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Leonardo fingerprint reveals US$150 million artwork

A PORTRAIT of a young woman thought to be created by a 19th century German artist and sold two years ago for about US$19,000 is now being attributed by art experts to Leonardo da Vinci and valued at more than US$150 million.
The unsigned chalk, ink and pencil drawing, known as "La Bella Principessa," was matched to Leonardo via a technique more suited to a crime lab than an art studio - a fingerprint and palm print found on the 13?-inch-by-10-inch (34 centimeters by 25 centimeters) work.
Peter Paul Biro, a Montreal-based forensic art expert, said the print of an index or middle finger matched a fingerprint found on Leonardo's "St. Jerome" in the Vatican.
Technical, stylistic and material composition evidence - including carbon dating - had art experts believing as early as last year that they had found another work by the creator of the "Mona Lisa."
The discovery of the fingerprint has them convinced the work was by Leonardo, whose myth and mystery already put him at the center of such best-sellers as "The Da Vinci Code" and "The Lost Symbol."
Biro examined multispectral images of the drawing taken by the Luminere Technology laboratory in Paris, which used a special digital scanner to show successive layers of the work.
"Leonardo used his hands liberally and frequently as part of his painting technique. His fingerprints are found on many of his works," Biro said. "I was able to make use of multispectral images to make a little smudge a very readable fingerprint."
Alessandro Vezzosi, director of a museum dedicated to Leonardo in the artist's hometown of Vinci, Italy, said Wednesday he was "very happy" to hear about the fingerprint analysis, saying it confirmed his own conclusion that the portrait can be attributed to Leonardo with "reasonable certainty."
"For me, it's extraordinary there is confirmation" through the fingerprint, although "it's not like I had any doubt," he said in a telephone interview with The Associated Press.
Even before the fingerprint discovery, Vezzosi said several experts agreed with his conclusion, which was based on "historical, artistic, stylistic (and) aesthetic" considerations.
Based on its style, the portrait has been dated to 1485-1490, placing it at a time when Leonardo (1452-1519) was living in Milan.
Canadian-born art collector Peter Silverman bought "La Bella Principessa" - or "The Beautiful Princess" - at the gallery in New York on behalf of an anonymous Swiss collector in 2007 for about US$19,000. New York art dealer Kate Ganz had owned it for about nine years after buying it at auction for a similar price.
One London art dealer now says it could be worth more than US$150 million.
If experts are correct, it will be the first major work by Leonardo to be identified in 100 years.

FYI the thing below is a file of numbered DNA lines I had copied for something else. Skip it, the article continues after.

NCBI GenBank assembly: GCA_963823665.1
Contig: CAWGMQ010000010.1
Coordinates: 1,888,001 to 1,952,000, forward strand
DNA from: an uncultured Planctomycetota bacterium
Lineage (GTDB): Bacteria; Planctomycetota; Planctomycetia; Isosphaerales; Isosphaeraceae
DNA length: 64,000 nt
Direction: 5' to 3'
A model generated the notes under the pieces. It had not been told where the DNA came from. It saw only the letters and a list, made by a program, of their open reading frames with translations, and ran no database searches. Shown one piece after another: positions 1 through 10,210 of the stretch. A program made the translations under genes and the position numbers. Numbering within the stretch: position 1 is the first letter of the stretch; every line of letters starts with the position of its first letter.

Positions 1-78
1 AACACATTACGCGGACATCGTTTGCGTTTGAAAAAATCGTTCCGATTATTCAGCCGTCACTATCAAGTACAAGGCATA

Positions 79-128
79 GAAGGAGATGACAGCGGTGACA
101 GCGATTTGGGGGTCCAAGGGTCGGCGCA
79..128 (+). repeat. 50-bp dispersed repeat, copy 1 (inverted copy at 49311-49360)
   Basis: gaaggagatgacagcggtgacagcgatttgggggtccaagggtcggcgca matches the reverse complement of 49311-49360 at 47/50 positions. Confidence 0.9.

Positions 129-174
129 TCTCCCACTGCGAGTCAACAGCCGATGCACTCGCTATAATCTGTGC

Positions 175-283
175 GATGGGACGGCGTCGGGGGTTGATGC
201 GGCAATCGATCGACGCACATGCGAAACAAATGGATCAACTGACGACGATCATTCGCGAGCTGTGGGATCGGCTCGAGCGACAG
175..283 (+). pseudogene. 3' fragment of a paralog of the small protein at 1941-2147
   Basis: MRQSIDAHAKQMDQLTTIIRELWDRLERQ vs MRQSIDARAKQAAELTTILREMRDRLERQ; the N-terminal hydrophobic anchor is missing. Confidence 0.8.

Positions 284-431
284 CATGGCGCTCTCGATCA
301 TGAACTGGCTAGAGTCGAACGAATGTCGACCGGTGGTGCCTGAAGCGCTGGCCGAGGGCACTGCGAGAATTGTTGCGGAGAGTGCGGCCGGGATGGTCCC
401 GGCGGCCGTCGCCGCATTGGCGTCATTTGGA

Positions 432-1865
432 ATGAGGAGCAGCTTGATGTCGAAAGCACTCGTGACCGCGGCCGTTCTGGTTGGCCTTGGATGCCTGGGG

Ganz still doesn't believe it is a Leonardo.
"Nothing that I have seen or read in the past two years has changed my mind. I do not believe that this drawing is by Leonardo da Vinci," Ganz told the AP on Wednesday. She declined to comment further.
Silverman said he didn't expect Ganz to acknowledge it's a Leonardo because that would damage her credibility, adding that if she wants to "go against science and say the Earth is not round," then that's her prerogative.
"Thank God, we have the fingerprint because there will still be those doubting Thomases out there saying it couldn't possibly be and giving all sorts of reasons for it. We not only have a fingerprint, but a palm print."
He said the palm print was found in the neck of the portrait's subject, who is believed to be the daughter of a 15th century Milanese duke.
Biro said the two main ideas to emerge from the news are the discovery of "an important lost work by Leonardo," and how "science, technology, scholars and art historians are learning to work together to solve these incredibly complex puzzles."
Silverman said the Swiss collector first raised suspicions about the drawing, saying it didn't look like 19th century artwork. When Silverman saw it at the Ganz gallery in 2007, he thought it might be a Leonardo, although the idea seemed far-fetched. He hurriedly bought it for his Swiss friend and then started researching it.
"Of course, you say, 'Come on, that's ridiculous. There's no such thing as a da Vinci floating around,'" Silverman said. "I started looking in the areas around da Vinci and all the people who could have possibly done it and through elimination I came back to da Vinci."
Last year, Silverman asked Nicholas Turner, a former curator of drawings at the J. Paul Getty Museum and the British Museum. Turner said it was a Leonardo.
Silverman described the Swiss collector as a very rich man who has promised to buy him "lunch and dinner and caviar for the rest of my life if it ever does get sold."
Vezzosi said the portrait seemed to be of a prospective bride and compared its purpose to today's photos of clients of Internet matchmaking agencies.
As for the possibility of finding other Leonardo works, "there are thousands of lost works of Leonardo, mainly pages from codexes or drawings," Vezzosi said, but discovering a lost or undocumented painting would be "much more difficult."


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